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Sometimes, when we drive and get distracted, we forget to see the traffic lights. Among the traffic tickets that drivers receive, the red light violation is the most common. In this article, we’ll talk about the basic information about a red light ticket and how we can get a Denver jail bond if we happen to violate the rules.

Red light laws

Common law for red lights goes like this – a driver facing a steady circular signal shall stop at a marked limit line, or if none, before entering the crosswalk on the near side of the intersection or if none then before entering the intersection. The elements of this offense that needs to be proven are basically the same as for driving through a stop sign, with one obvious exception which is stop signs are constant while traffic lights cycle through from colors from green to yellow to red. It is legal to drive through an intersection when the light is green or yellow in most states as long as the front of your vehicle entered the intersection or passed the crosswalk or limit line. When you do this before the light turns red, you haven’t broken the stoplight law. The laws of most states also allow drivers to turn right at a red light after making a complete stop. You can check with the Denver bonds company if you unintentionally violate the traffic sign so they can help you.

Stoplight ticket defenses

Except for automated camera system red light tickets, the state’s evidence will typically consist of the officer who issued the ticket. It means that ticket defense generally focuses on casting doubt on the officer’s perception of events. You can check the Denver jail bond if you need defense for this violation.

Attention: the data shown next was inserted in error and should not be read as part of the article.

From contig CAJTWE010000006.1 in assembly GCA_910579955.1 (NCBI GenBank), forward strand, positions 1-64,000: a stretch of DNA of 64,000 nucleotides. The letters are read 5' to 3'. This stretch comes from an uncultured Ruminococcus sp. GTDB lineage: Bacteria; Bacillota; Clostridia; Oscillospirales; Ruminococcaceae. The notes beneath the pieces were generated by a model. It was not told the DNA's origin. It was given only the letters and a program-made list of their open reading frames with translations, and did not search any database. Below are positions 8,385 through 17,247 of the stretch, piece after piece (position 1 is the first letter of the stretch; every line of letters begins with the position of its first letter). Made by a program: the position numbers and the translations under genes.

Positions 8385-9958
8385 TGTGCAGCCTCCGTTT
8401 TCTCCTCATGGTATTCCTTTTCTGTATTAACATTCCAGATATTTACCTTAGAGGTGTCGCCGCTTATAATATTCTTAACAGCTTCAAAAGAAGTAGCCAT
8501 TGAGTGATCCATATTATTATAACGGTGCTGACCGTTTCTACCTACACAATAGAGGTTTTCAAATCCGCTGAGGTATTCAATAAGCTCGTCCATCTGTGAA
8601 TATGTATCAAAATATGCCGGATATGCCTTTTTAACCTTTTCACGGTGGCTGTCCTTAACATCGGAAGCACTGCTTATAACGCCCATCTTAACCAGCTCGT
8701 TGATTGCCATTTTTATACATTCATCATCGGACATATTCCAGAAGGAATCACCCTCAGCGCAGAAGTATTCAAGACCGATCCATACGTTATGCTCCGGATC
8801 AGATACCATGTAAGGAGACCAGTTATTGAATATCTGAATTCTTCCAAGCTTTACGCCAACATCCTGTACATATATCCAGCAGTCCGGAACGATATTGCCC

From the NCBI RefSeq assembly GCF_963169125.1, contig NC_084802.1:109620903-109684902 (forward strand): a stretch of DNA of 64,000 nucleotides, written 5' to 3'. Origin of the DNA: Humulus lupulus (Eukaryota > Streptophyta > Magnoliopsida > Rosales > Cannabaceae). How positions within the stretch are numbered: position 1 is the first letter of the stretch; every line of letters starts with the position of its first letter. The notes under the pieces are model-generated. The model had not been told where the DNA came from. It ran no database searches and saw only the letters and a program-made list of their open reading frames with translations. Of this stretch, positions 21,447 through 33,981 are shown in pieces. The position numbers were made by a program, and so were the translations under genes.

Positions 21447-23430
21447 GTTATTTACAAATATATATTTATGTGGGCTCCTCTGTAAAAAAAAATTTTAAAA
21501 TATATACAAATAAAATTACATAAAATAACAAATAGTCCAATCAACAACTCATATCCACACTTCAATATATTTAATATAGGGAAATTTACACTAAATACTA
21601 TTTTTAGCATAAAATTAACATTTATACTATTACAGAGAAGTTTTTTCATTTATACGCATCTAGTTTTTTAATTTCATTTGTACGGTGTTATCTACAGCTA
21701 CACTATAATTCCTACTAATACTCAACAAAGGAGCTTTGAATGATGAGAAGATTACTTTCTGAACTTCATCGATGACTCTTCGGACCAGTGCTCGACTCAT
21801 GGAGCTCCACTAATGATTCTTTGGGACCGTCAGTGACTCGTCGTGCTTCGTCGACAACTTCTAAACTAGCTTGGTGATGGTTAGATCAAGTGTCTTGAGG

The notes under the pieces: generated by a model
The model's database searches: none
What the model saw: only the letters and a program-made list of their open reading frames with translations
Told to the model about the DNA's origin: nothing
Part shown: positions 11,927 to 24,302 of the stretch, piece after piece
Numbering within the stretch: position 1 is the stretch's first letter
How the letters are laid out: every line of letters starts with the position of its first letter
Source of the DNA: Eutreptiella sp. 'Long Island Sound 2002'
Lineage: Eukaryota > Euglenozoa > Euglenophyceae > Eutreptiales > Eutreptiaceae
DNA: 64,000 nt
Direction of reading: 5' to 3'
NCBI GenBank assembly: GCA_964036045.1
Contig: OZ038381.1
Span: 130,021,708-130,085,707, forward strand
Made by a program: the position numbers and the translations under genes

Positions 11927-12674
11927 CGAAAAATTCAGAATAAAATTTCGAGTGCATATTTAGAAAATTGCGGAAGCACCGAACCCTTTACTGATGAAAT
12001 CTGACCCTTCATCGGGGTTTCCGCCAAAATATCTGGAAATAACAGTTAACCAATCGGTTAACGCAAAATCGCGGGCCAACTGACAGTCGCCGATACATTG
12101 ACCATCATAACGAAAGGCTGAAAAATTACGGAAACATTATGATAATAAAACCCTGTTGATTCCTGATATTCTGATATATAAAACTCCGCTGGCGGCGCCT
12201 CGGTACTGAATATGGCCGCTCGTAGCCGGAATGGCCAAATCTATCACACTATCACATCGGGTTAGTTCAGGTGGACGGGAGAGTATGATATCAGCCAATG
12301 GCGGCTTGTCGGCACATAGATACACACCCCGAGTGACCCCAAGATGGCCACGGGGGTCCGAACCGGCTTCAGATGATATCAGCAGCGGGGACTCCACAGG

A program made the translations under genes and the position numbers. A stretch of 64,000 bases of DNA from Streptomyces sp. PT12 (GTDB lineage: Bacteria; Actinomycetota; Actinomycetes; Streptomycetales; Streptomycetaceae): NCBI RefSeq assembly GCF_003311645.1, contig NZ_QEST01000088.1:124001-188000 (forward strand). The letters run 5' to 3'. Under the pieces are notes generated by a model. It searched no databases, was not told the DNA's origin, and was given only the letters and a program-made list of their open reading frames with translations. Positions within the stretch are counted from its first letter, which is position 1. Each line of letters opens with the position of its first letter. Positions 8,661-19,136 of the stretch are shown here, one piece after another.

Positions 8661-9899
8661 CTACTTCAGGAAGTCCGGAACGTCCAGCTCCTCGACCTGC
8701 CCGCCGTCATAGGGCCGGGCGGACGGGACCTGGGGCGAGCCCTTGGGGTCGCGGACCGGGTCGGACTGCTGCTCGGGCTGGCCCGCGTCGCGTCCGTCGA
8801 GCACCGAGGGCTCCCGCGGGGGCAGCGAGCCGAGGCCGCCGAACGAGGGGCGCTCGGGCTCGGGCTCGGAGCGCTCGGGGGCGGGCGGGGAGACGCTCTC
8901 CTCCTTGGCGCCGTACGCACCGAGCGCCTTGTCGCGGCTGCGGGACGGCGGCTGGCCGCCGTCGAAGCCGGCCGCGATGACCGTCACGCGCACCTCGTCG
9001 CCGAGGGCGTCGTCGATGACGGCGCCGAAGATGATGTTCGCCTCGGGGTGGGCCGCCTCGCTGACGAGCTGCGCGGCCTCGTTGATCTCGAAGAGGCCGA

Officer’s view of the limit line

As mentioned, if you previously cross the limit line prior to the light turning red, you basically haven’t broken the law. The only time an officer has a really good view of when your car enters an intersection is when they are sitting directly to the side of, and close to, the intersection. But most likely, the was someplace else, sitting across the street in the parking lot. You can cross-examine the officer as to exactly where he or she was when they saw the violation. Ask them whether other cars were in a position to obscure the view of the intersection.  When it’s your turn to testify, provide a detailed testimony, making it clear where you were when you saw the light turn yellow and how far you were across the intersection when it turned red. 

The officer’s view of your signal

Another defense you can coordinate with your Denver bonds service to a red light violation is the officer not being able to see the signal that allegedly turned red before you entered the intersection. When a light turns green, we assume the light cross-traffic has simultaneously turned red. Sometimes there is a timing issue between the change in green and red light. An example is when an officer approaches an intersection with a green light and sees you drive across the intersection, the officer will assume you ran a red light and won’t later check to be sure that the light changes were synchronized, but they aren’t. Don’t miss the possibility that neither machines nor the people who time them are infallible.